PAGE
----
Eaton-Lee then summarizes the GDPR and the roles it sets for stakeholders. He says individuals do not really own all their data under GDPR, and if the organization works with vulnerable communities and groups, there may be data that is “legal to share publicly, but could still put people at risk.” To prevent these problems, he urges having access to the right legal templates and tools for sharing data like ‘Controllers in Common’ to get stakeholder responsivities right.

There is also the importance of understanding the context behind the biometric technology, he says, like the civil society perspective, vulnerability of the community, civil understanding and transparency. This should be assessed early on to form the basis of operational considerations like modalities and technical choices like privacy tools and encryption, he adds.

To manage the data, he says to consider the trust, controls, security, safety, and compliance on where you store the data, whether it is user-held, locally hosted, or cloud. While he says an organization should embrace the cloud if it works, data storage should be matched to use-case. Eaton-Lee cautions about inflexibility, and says to be very clear about who does what. There are tricky problems with the cloud, he says, as “Africa has been badly served by cloud points of presence.”

With consideration for people whose data is being collected, Eaton-Lee says it is vital to offer choice when possible and inform them about the purpose of data collection, who you are working with, and long-term uses of their data.

“Without a meaningful social settlement, a mix of consolation information and choice, your implementation is unlikely to be successful,” he says. If you do not offer agency, dignity, and intervention, he says the alternative may be angry or disengaged participants. What Simprints offers is an ongoing conversation with its participants from real-time analytics to reassess their process, rather than a transactional model, for example.

The methods of collecting data responsibly, he says, should at least have a means of embedding fairness and equality which produces a living output. This could include documenting the design where data goes, revealing what happens at the end of the project, conducting a legal and ethical analysis, and creating a privacy impact assessment.

Eaton-Lee also endorses having security requirements, though the GDPR is vague on such implementation. In general, he says the organization should be asking whether they have an information security management system, if they embed security by design programmatically, and anticipate threats.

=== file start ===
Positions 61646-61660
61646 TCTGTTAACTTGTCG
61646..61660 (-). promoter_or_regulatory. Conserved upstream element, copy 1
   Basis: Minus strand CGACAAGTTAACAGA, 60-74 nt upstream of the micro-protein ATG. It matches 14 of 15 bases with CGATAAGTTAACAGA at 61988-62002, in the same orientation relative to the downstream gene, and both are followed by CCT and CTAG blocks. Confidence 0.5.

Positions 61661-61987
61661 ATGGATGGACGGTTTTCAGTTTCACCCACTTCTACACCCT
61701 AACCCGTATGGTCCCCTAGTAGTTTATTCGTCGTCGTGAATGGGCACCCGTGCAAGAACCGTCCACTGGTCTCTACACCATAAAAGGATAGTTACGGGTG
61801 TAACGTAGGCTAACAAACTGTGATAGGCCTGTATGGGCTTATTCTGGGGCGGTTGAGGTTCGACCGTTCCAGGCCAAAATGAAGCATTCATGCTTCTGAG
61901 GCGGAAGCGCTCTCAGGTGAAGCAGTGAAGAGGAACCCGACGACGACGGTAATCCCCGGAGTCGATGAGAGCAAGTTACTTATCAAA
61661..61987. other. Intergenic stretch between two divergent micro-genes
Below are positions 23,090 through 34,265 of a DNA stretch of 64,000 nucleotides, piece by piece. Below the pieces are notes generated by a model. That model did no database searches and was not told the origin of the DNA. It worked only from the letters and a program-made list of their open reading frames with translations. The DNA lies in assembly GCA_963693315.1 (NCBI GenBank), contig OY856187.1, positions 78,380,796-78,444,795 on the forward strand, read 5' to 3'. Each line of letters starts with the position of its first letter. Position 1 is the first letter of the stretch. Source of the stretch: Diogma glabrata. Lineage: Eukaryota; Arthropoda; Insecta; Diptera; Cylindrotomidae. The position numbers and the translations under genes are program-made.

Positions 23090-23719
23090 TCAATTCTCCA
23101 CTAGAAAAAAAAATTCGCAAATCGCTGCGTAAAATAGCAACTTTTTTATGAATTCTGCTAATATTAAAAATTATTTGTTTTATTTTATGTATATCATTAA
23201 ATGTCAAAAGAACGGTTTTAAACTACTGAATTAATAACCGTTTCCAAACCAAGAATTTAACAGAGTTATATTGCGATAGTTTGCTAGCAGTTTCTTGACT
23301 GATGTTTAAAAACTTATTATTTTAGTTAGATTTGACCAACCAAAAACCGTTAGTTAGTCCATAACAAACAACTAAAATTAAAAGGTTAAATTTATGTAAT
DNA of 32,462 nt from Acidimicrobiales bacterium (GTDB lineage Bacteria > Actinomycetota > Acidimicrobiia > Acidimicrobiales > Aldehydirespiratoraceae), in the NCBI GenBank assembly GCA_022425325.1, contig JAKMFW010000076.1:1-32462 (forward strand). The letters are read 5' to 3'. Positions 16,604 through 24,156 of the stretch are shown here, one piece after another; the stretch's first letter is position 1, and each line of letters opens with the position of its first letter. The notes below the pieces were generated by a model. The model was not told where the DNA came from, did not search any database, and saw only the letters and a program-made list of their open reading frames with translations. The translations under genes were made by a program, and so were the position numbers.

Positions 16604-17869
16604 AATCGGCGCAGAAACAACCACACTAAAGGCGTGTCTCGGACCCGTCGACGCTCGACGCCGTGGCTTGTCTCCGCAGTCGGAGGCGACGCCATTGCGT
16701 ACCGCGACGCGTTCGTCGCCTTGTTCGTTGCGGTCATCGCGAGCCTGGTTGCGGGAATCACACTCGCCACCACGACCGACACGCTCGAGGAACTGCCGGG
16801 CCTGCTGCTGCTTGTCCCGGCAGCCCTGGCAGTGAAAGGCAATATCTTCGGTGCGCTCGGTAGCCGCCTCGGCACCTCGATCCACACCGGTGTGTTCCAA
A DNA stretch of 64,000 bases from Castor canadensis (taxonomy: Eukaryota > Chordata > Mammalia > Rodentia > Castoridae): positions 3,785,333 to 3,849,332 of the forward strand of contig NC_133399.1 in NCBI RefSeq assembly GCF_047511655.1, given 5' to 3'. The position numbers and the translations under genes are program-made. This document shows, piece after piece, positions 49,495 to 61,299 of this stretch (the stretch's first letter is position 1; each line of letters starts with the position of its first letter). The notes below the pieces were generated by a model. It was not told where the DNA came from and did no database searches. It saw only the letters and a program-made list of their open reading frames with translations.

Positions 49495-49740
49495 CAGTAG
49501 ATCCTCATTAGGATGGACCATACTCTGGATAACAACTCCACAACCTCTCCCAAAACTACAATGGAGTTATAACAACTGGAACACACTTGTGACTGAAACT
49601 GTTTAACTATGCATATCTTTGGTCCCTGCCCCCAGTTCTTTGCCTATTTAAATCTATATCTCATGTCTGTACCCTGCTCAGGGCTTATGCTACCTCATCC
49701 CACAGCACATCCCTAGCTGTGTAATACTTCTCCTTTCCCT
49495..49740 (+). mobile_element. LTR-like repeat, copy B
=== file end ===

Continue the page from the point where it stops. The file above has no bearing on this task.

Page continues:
From threats, he urges having threat models, get vendor due diligence right (elements like sharable vendor policies, secure development lifecycle, risk assessment materials, and independent accreditation like ISO), and cryptographic techniques and privacy preserving technology. He says it is especially important to ask vendors questions.

And to protect biometric data, Eaton-Lee lays out ideas like tokenization and template protection, homomorphic and conventional encryption, and different modes of storing data such as distributed or user-controlled storage.

As the final point, Eaton-Lee delves into the problem of digital borders. As the GDPR imposes some restrictions on the movement of personal data outside Europe, as does other countries with their laws, he says it creates administrative headaches and risks related to keeping data within borders that also produces risk. It is possible to avoid this by minimizing collected data, having curiosity and forethought, and asking what you need to collect. Also, select a vendor who can help make the right decision and write up a risk assessment document early, he says. For large primes, institutional donors or institutional funders, this is a policy that needs careful consideration, he concludes. This is crucial for non-governmental organizations as they often face problems with data seizure, he says.

The webinar is based on a presentation by Simprints during a late-2021 ID4Africa livecast.